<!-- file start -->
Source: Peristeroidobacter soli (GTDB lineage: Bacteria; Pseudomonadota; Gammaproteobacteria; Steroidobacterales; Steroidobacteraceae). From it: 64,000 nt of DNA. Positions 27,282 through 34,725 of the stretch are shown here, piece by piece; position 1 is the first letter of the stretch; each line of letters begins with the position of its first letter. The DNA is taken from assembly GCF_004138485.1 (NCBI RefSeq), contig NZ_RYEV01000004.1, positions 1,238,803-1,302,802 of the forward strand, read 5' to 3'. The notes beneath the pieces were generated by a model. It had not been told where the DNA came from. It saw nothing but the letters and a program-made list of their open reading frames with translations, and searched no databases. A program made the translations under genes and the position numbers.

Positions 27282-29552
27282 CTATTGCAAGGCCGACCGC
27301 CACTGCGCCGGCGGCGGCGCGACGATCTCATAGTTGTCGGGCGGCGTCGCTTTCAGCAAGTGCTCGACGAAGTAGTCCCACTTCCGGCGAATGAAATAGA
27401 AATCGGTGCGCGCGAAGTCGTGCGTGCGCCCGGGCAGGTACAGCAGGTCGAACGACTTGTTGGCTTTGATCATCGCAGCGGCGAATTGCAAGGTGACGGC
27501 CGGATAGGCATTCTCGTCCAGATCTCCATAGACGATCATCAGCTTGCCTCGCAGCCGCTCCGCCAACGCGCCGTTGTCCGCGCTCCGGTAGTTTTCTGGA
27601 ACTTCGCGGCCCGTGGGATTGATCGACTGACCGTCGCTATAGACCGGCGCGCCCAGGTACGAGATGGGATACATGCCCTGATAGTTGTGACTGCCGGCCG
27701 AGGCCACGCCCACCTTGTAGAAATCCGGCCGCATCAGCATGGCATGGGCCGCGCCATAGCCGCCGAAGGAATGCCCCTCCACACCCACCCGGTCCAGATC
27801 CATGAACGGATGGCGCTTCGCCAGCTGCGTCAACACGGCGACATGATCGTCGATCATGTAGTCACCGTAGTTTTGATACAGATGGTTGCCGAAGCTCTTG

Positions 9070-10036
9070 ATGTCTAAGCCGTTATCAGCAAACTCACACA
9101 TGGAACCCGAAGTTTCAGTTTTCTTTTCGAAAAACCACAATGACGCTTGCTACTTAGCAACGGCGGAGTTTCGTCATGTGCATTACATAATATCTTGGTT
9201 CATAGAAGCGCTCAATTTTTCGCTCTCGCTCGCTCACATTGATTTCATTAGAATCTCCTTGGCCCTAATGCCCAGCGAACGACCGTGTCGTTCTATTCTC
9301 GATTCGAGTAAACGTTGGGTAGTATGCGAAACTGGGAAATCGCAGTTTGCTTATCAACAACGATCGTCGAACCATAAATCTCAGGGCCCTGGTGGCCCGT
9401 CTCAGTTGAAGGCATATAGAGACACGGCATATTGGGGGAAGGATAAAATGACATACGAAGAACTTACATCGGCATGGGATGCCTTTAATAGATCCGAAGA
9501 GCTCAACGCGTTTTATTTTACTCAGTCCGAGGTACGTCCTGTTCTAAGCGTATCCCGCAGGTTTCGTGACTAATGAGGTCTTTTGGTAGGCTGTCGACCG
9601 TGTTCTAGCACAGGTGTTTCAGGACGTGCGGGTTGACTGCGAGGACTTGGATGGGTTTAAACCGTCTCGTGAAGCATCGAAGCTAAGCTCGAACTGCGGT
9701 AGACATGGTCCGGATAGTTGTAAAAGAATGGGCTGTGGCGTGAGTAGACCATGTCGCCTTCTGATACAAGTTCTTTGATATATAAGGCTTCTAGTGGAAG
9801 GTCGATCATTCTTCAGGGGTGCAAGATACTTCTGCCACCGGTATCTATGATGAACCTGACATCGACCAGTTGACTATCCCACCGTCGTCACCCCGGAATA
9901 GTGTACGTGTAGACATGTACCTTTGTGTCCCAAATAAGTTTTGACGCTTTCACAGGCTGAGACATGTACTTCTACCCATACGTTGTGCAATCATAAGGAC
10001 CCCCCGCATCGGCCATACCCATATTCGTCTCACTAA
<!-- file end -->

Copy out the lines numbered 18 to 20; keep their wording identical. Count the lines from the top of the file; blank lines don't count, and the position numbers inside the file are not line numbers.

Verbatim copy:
9701 AGACATGGTCCGGATAGTTGTAAAAGAATGGGCTGTGGCGTGAGTAGACCATGTCGCCTTCTGATACAAGTTCTTTGATATATAAGGCTTCTAGTGGAAG
9801 GTCGATCATTCTTCAGGGGTGCAAGATACTTCTGCCACCGGTATCTATGATGAACCTGACATCGACCAGTTGACTATCCCACCGTCGTCACCCCGGAATA
9901 GTGTACGTGTAGACATGTACCTTTGTGTCCCAAATAAGTTTTGACGCTTTCACAGGCTGAGACATGTACTTCTACCCATACGTTGTGCAATCATAAGGAC